Alison Cronin's profile

My Posts

When this Chimney Smoked, Many Men were Employed, 4th - 6th class, Reenascreena National School


"When this chimney smoked many men were employed" (The Southern Star)

When you pass through Reenascreena Village, you notice a lone chimney stack. This was once part of the Reenascreena Mills (1850-1955). We researched this for a history project.

Once Reenascreena was a hive of industry with a corn, a flax and a woollen mill. Reenascreena became famous for the production of fine cloths which were exported world-wide. So we thought a fabric wall hanging was appropriate to depict this landmark.

The Stack was built to take away the smoke from the fire which heated the large dying pot. Story has it that Mrs Hurley measured the dyes with a teaspoon from six gallon tins that were kept in her kitchen. She could match the colour of any cloth a year later if it was requested. So we decided to mix dyes to tie-dye fabric to create stones for our stack. Finally we sewed in flax for the tufts of grass which grow on it.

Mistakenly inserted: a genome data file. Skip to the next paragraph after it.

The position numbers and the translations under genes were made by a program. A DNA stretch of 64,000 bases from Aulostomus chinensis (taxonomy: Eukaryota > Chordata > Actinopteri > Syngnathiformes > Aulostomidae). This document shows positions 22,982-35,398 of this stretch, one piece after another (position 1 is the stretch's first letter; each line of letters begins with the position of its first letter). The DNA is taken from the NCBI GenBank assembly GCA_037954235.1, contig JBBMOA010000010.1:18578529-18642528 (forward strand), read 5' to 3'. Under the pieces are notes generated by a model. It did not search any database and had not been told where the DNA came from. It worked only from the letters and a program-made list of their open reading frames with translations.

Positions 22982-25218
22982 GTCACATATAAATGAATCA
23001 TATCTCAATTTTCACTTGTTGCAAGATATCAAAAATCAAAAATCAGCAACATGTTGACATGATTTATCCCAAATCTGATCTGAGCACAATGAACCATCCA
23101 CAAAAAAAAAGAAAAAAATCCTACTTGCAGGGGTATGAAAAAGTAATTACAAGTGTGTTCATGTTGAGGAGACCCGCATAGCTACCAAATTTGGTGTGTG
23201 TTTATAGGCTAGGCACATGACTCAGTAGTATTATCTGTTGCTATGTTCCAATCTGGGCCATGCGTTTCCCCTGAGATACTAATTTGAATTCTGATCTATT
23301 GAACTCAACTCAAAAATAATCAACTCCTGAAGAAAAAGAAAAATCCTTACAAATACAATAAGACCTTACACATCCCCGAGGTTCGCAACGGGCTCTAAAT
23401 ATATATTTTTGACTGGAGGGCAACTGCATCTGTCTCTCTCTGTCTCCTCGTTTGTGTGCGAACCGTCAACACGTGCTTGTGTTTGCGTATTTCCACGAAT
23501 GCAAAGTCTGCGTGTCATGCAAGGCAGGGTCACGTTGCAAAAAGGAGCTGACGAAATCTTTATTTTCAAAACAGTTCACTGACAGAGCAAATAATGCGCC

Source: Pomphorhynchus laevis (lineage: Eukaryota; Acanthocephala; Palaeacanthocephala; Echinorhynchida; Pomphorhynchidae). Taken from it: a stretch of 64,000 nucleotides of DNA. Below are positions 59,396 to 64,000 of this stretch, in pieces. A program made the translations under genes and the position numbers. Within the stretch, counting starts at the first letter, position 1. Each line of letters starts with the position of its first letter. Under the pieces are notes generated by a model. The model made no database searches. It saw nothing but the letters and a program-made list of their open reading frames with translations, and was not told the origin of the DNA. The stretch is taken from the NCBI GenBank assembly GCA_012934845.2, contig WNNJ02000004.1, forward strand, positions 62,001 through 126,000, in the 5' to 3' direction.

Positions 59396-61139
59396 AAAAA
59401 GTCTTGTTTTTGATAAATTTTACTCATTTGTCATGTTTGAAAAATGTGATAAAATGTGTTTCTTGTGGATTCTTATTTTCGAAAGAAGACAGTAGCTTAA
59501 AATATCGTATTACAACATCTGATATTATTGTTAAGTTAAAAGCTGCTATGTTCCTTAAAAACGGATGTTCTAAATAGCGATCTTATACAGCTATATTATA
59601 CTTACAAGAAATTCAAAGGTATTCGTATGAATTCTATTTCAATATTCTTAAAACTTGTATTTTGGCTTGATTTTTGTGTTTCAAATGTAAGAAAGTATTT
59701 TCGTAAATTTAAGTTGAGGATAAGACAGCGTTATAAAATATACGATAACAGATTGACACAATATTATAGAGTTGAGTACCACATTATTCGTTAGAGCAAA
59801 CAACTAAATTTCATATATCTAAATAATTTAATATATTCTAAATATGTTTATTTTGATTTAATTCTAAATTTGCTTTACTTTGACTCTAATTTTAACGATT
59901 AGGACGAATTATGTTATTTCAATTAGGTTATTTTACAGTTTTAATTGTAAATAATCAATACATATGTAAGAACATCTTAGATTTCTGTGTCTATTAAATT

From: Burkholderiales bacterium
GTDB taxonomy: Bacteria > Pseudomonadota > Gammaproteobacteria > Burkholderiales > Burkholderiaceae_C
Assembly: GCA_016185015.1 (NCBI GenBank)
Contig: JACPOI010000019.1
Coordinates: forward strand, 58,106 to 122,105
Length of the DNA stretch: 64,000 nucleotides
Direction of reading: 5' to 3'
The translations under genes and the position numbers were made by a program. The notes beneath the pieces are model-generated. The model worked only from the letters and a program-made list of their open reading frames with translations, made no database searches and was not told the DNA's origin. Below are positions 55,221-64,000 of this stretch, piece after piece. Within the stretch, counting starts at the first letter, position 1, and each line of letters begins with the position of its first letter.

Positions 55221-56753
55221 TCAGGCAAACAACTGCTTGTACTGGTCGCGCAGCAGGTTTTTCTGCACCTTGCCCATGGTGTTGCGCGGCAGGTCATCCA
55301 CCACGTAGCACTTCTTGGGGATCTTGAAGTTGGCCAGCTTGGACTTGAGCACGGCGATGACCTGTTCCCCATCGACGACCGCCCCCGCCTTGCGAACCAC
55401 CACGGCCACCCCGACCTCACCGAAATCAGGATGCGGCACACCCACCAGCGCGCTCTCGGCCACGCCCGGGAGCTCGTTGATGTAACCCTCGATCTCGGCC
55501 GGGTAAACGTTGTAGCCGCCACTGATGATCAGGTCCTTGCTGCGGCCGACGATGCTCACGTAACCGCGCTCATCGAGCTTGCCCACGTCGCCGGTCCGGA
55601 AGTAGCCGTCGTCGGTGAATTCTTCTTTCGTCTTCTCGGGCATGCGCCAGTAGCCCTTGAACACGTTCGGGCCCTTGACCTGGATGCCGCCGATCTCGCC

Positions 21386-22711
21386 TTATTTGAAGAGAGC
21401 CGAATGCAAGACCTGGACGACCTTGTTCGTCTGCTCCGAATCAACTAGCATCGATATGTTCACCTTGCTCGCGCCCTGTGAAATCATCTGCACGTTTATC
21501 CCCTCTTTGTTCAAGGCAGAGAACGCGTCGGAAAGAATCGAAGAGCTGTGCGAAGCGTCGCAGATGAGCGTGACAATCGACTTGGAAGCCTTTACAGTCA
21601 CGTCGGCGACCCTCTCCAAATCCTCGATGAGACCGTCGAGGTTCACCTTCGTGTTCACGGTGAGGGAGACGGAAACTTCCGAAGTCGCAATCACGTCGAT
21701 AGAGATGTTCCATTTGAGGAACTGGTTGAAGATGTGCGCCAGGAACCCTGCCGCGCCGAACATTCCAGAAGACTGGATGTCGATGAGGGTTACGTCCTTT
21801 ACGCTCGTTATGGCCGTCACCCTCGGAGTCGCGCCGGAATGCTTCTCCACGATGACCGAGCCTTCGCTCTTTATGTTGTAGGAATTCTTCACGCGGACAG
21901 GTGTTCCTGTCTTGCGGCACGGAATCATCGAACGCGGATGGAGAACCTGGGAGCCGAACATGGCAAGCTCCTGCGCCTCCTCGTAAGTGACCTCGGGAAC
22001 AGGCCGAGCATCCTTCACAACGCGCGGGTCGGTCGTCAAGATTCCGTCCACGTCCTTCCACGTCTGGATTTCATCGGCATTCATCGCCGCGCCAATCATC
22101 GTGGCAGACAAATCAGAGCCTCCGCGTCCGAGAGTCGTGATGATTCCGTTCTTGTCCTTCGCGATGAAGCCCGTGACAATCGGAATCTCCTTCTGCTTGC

We recorded the names of the owners and workers at the Woollen Mill on the borders for posterity.

Our sepia film shows the mill stream which powered the cogs and wheels which in turn helped power these mills. This reflects the working of James L. Hayes in his The Essence of Taste exhibition and his concerns with renewable energy, industry, histories, and his use of projected film. The film projected over the stack shows the ghosts of the activity that once took place there. The song Aragon Mill by Si Kahn could easily have been written about The Reenascreena Mills.





Comment this Post

    No comments added

To comment this post you must be logged.